Coulter makes three more stops during the race. The final two stops he only takes two tires each time. The last stop was a gamble. The truck had been hanging around the 10th place all night, but the last stop gave the Chevy a little extra grip and helped Coulter finish third.
“We didn’t start off all that great, and I was a little worried,” Coulter said in his postrace news conference. “We got stuck but the guys on the team kept fighting. Harold made a pretty gutsy call for two tires, and it paid off. The truck had been a handful, but that was the right call. It worked.”
South florida ties
Like Sisco, Coulter grew up around racing — although he definitely came from a different background.
A 2008 graduate of Palmer Trinity School in Cutler Bay, Coulter grew up in Miami Springs and started racing go-karts at 8 years old at a little track near Opa-Locka Airport. When that closed, he would have to travel across Alligator Alley to drive on Florida’s west coast.
Coulter started driving stock cars at Punta Gorda Speedway at 15. He would later drive in the Hooters Pro Cup Series as well as the ARCA series before getting his big break last year with Richard Childress Racing.
Friday’s race was just his second at Homestead — his hometown track. It has taken Coulter a lot to get where he is now. His father Joe bought two garage suites at the track so Joey’s 50 friends and family who came to the track could watch the race in style.
“My friends really had no idea what I was doing,” he said. “When I told them I race, they were like, ‘What? Are you on the track team?’ Now they think it’s pretty cool. They come here and say they can’t believe this is what I was doing all those years. Truthfully, I was doing that to get to here.”
With about 10 laps left Friday, spotter P.J. Bryant got on the radio and told Coulter to give it one last shot. “You have plenty of gas, plenty of tires and plenty of engine,” Bryant said. “Lets use it all up.”
Coulter didn’t need to be told to go all out because that was his mentality since qualifying. Although he needed a miracle to win the truck points title, he wasn’t mathematically eliminated. “I need every point I can get,” he said before qualifying 11th.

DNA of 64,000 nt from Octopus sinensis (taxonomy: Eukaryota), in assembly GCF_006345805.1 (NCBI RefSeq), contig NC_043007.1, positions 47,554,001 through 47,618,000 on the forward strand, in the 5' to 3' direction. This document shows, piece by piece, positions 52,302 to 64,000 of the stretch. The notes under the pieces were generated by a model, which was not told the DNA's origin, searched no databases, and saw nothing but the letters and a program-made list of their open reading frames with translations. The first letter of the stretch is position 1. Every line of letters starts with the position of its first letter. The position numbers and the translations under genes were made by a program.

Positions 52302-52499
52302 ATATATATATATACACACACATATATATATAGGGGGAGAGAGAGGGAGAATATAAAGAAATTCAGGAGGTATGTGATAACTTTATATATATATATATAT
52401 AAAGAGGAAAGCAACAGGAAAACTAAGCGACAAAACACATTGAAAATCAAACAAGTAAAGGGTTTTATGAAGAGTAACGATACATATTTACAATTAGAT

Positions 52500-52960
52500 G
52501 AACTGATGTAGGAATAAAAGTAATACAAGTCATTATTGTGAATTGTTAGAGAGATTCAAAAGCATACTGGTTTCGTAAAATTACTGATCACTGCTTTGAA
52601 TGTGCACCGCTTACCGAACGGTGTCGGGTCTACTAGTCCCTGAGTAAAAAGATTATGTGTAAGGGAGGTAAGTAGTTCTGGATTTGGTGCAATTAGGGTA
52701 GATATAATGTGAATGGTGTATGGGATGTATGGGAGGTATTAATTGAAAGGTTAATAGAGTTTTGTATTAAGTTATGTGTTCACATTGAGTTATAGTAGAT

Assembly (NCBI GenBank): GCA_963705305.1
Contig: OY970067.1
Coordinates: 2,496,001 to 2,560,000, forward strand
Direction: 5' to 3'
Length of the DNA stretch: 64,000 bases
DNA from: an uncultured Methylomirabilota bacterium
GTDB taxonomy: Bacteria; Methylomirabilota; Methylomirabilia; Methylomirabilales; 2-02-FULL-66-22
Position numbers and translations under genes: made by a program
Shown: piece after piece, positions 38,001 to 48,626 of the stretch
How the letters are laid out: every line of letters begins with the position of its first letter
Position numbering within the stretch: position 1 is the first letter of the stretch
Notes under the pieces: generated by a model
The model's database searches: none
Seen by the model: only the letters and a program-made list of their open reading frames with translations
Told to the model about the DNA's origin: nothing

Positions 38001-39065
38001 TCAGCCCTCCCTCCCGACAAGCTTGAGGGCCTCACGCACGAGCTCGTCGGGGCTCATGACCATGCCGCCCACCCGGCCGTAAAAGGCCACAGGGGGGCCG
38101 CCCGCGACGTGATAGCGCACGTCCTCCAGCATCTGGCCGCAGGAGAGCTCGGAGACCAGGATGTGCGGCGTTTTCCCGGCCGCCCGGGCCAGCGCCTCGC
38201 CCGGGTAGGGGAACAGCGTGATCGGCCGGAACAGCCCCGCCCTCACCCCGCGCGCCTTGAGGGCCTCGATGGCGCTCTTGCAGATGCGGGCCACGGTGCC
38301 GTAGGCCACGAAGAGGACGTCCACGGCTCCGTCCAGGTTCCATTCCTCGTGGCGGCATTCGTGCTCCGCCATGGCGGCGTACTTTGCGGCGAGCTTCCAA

Yet Bryant’s words to go hard to the checkered flag had a number of meanings. Coutler is leaving Richard Childress Racing after two seasons to join Kyle Busch Motorsports next year. Friday was his last race in the No. 22 truck. Make it count, Bryant was saying.
Ironically, Busch was up at the front of the field. “I don’t care if he’s your new boss or not, go get him,” Bryant said jokingly. OK, he wasn’t joking.
“They said they want to drive for a championship and want me to do it,” Coulter said of Busch Motorsports. “How do you say no to that?”
With Coulter leaving, Friday was bittersweet for the crew.
Holly, the crew chief, shook hands with the guys in the pit once the race ended, slowly pulling off his headset and carefully putting it away. Holly is joining Coulter with Kyle Busch next year. The rest of the crew is in limbo. Childress Racing hasn’t announced who will drive the No. 22 next year, and there is no guarantee the crew will be retained.
“We may all be unemployed come Monday,” one crew member said.
And although Friday’s race came to a quick end with a solid third-place finish, Coulter’s crew had one more race in it — Saturday’s Nationwide Series car race. It was only the second Nationwide race for Coulter as he tries to move up through the ranks.
Next year, he will do so with some different faces helping him.
“You build a relationship with people,” Cisco said. “We know what Joey wants, he knows what we want. We’ve become friends. You’re together 25 weeks a year. We’re going to miss him. But we’re still going to see him. And we’re going to try and beat him. That’s our job.”